Economics

What are

the key

assumptions

About

customers

and

economics?

What‘s

important to

customers?

How can

profit be

made?

What

dimensions

matter the

most?

What are my

choices

now? In the

future?

Changing

Customer

Priorities

Technology

Which

ones

are best?

Are the best

choices

internally

consistens

integratable?

What‘s my

best

business

design?

How long

will this

design be

valid?

How can I

prepare

for

ongoing

redesign?

Business Design Process

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the company center of gravity

The Entrepreneurial Phase The Growth Phase The Success Phase

The Center

of Gravity

The Center

of Gravity

The

center

of

gravity

The

Customers

The

Company

The

Customers

The

Customers

The

Company

The

Company

The Company Center of Gravity

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the traditional value chain

The Traditional Value Chain

Start with Assets, Core Competencies

Assets/

Core

Competencies

Inputs, Raw

Material

Product/

Service

Offering

Channels

The

Customer

The Modern Value Chain

Start with the Customer

The

Customer

Channels

Offering

Inputs, Raw

Material

Assets/

Core

Competencies

The Traditional Value Chain

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the modern value chain

Truly Understanding the Customer

Purchase Criteria

Customer Anger

Customer

Priorities

Channels

Offering

Inputs, Raw

Material

Assets/

Core

Competencies

Preferences

Power

Decision-Making Process

Purchase Occasion

Buyer Behavior

Functional Needs

Systems Economics

The Modern Value Chain

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customer solutions profit

Profit

0

Customer Solutions Profit

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product pyramid profit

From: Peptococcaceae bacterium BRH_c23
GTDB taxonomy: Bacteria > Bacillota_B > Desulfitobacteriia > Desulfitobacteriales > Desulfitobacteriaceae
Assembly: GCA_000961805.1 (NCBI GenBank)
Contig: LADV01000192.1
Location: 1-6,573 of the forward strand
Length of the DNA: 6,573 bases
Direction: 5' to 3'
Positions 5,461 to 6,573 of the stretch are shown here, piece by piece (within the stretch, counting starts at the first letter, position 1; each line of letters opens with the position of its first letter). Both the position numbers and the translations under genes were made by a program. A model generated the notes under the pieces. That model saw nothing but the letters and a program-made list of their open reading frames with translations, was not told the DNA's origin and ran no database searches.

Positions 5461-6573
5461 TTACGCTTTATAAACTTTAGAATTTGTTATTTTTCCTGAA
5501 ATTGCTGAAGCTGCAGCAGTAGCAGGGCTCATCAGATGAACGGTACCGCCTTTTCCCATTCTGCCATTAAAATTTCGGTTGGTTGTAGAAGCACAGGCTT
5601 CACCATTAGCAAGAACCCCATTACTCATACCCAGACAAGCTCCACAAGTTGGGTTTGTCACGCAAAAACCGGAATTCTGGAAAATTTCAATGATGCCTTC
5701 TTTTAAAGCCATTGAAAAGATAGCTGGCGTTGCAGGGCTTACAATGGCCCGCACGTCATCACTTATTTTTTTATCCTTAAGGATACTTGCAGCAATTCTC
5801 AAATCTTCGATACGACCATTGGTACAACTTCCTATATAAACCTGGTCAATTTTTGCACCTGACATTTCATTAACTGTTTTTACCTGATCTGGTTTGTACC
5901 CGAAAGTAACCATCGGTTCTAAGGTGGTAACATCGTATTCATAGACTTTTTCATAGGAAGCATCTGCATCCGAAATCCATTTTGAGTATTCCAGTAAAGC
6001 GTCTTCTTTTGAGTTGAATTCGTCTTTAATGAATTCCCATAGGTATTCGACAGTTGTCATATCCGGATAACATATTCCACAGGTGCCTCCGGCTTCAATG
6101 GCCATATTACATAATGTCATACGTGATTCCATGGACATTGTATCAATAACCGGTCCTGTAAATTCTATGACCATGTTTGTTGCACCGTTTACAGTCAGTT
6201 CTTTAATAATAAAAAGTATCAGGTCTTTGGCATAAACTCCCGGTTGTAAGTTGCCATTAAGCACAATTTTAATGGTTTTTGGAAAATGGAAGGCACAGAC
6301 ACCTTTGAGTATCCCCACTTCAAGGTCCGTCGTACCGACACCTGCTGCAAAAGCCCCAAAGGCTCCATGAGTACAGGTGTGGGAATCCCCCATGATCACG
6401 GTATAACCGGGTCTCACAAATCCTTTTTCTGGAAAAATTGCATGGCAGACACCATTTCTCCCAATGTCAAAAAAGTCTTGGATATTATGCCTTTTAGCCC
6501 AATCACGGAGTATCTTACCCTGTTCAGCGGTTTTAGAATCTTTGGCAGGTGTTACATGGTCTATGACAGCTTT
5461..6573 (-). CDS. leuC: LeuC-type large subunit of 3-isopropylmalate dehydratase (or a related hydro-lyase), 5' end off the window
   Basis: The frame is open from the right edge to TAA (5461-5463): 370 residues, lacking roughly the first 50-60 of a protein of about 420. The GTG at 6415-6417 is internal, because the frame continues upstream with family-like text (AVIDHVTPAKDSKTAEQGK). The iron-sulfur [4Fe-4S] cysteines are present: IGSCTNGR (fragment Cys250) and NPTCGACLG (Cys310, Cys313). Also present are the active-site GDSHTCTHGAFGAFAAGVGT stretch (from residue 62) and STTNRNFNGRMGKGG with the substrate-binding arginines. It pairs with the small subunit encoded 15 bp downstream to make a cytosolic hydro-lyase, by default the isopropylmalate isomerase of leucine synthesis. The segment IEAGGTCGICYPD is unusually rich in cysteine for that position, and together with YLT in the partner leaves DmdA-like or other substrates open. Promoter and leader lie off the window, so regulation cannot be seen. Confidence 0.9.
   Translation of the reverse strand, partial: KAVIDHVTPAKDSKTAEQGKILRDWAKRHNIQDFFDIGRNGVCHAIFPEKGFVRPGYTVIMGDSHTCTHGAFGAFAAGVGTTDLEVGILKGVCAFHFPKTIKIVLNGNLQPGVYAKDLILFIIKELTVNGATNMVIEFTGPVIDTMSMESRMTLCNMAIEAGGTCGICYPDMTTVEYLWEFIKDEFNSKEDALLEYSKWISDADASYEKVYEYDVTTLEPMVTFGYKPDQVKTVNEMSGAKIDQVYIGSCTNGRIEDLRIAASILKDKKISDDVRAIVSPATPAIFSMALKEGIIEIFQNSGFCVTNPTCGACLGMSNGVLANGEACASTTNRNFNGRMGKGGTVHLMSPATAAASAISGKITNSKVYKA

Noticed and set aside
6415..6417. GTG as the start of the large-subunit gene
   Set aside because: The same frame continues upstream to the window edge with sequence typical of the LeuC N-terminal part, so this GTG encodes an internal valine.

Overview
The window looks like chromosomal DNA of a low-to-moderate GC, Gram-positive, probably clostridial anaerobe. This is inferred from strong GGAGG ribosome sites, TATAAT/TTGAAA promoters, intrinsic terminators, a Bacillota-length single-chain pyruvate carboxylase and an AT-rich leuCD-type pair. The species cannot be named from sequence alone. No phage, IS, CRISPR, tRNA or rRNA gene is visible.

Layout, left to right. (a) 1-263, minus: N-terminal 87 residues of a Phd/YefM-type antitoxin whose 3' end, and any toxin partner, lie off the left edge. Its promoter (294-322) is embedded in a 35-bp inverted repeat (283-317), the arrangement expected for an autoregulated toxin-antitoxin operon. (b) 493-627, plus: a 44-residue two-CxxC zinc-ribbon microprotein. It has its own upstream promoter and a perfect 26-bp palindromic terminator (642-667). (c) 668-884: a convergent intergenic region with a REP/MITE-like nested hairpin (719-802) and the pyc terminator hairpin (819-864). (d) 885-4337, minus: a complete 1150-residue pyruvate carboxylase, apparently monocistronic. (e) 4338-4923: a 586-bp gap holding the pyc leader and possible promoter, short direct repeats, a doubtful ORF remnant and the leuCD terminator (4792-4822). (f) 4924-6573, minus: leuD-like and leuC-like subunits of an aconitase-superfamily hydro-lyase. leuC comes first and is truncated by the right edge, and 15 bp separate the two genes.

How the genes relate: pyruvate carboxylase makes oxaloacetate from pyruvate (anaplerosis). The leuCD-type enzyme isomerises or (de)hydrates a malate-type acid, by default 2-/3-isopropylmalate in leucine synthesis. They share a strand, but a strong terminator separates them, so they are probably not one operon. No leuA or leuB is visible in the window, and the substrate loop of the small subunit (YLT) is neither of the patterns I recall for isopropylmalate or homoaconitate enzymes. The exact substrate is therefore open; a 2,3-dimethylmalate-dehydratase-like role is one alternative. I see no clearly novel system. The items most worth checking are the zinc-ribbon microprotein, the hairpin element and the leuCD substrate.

Price

Volume

Product Pyramid Profit

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multicomponent profit

Base Business

Other Components

Multicomponent Profit

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switchboard profit

Buyers

Sellers

Switchboard Profit

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time profit

$/Unit

Cost

Price

Time

Time Profit

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blockbuster profit

$/Project

Revenue

Cost

Project Type

Blockbuster Profit

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profit multiplier model

Other Forms

Key Asset

Profit Multiplier Model

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entrepreneurial profit

Base

Business

Spin-Outs

Entrepreneurial Profit

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specialization profit

Return on Sales

Generalist Specialist

Specialization Profit

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installed base profit

Profit Margin

Hardware/Base

Product

Consumables/

Follow-on Product

Installed Base Profit

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de facto standard profit

Profit Margin

Market Share

De Facto Standard Profit

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brand profit

Price/Unit

Market

Price

Brand

Price

Brand Profit

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specialty product profit

100 %

S

C

Revenue

S

C

Five Years

Ago

Today

Specialty Product Profit

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local leadership profit

Profitability by Region

0

Local Market Share

Local Leadership Profit